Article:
Analyze the Master’s accusations against these men in order to understand what would bring such harsh condemnation. Religious leaders complicated knowing God through distorting His nature [VERSE 13]. They sought proselytes rather than disciples of the True and Living God [VERSE 15]. They valued the externals rather than the transformative power of the Almighty [VERSES 16-22]. They were icily precise in fulfilling duty without evidencing a changed heart [VERSES 23, 24]. They were unconcerned about reflecting the character of the God they served [VERSES 25, 26]. They mischaracterised righteousness [VERSES 27, 28]. They lived in light of past glories rather than living in the present [VERSES 29-31].
Tragically, the lifestyle that the religious leaders had adopted in long ago Judea was neither unique to that era nor to that culture. Choosing religion over a transformed life is a continuing threat in every era and within every culture. Canada is not excepted; and Canadian churches fight the same battles today. Churches are convinced that success if measured by the number in attendance, the amount of the offerings or the popularity of programming. However, godliness is not highly esteemed; and the world watches our rapid descent into irrelevance.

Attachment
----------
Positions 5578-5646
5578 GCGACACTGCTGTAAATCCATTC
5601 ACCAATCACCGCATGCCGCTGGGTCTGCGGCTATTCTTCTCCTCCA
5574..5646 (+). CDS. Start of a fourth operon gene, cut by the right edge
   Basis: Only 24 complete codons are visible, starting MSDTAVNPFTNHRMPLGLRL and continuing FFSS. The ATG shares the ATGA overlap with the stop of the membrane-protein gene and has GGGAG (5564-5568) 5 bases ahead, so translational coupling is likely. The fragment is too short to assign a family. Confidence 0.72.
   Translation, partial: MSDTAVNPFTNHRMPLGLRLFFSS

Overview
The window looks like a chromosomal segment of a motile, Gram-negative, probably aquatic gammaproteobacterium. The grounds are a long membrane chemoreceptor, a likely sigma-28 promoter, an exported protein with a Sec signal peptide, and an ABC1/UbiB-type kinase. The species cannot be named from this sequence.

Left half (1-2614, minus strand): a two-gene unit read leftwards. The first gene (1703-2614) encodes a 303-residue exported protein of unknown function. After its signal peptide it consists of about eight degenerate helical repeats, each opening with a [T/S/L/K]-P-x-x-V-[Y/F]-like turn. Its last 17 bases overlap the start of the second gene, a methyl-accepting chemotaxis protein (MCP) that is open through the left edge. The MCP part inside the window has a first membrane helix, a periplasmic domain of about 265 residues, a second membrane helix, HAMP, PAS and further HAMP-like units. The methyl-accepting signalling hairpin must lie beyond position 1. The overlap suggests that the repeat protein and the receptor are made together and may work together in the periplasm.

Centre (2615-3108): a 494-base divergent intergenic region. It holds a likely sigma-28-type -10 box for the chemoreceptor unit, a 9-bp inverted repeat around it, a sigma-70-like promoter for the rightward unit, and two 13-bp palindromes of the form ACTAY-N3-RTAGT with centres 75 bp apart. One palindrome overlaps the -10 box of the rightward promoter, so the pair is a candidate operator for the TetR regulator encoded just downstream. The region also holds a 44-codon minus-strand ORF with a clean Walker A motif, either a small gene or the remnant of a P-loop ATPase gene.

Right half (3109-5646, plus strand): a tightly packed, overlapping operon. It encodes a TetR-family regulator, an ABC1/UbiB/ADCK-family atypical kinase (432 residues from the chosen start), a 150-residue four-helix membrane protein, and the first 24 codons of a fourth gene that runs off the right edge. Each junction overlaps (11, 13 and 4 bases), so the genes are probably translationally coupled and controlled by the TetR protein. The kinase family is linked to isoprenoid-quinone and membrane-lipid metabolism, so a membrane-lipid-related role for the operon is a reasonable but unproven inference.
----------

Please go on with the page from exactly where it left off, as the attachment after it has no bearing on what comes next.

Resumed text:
Undoubtedly, hypocrisy does exist among the churches. The reason I can be certain this is so is because Jesus warned that such conditions would continue throughout this present age. Perhaps you will recall a parable Jesus told. “The kingdom of heaven may be compared to a man who sowed good seed in his field, but while his men were sleeping, his enemy came and sowed weeds among the wheat and went away. So when the plants came up and bore grain, then the weeds appeared also. And the servants of the master of the house came and said to him, ‘Master, did you not sow good seed in your field? How then does it have weeds?’ He said to them, ‘An enemy has done this.’ So the servants said to him, ‘Then do you want us to go and gather them?’ But he said, ‘No, lest in gathering the weeds you root up the wheat along with them. Let both grow together until the harvest, and at harvest time I will tell the reapers, Gather the weeds first and bind them in bundles to be burned, but gather the wheat into my barn’” [MATTHEW 13:24-30].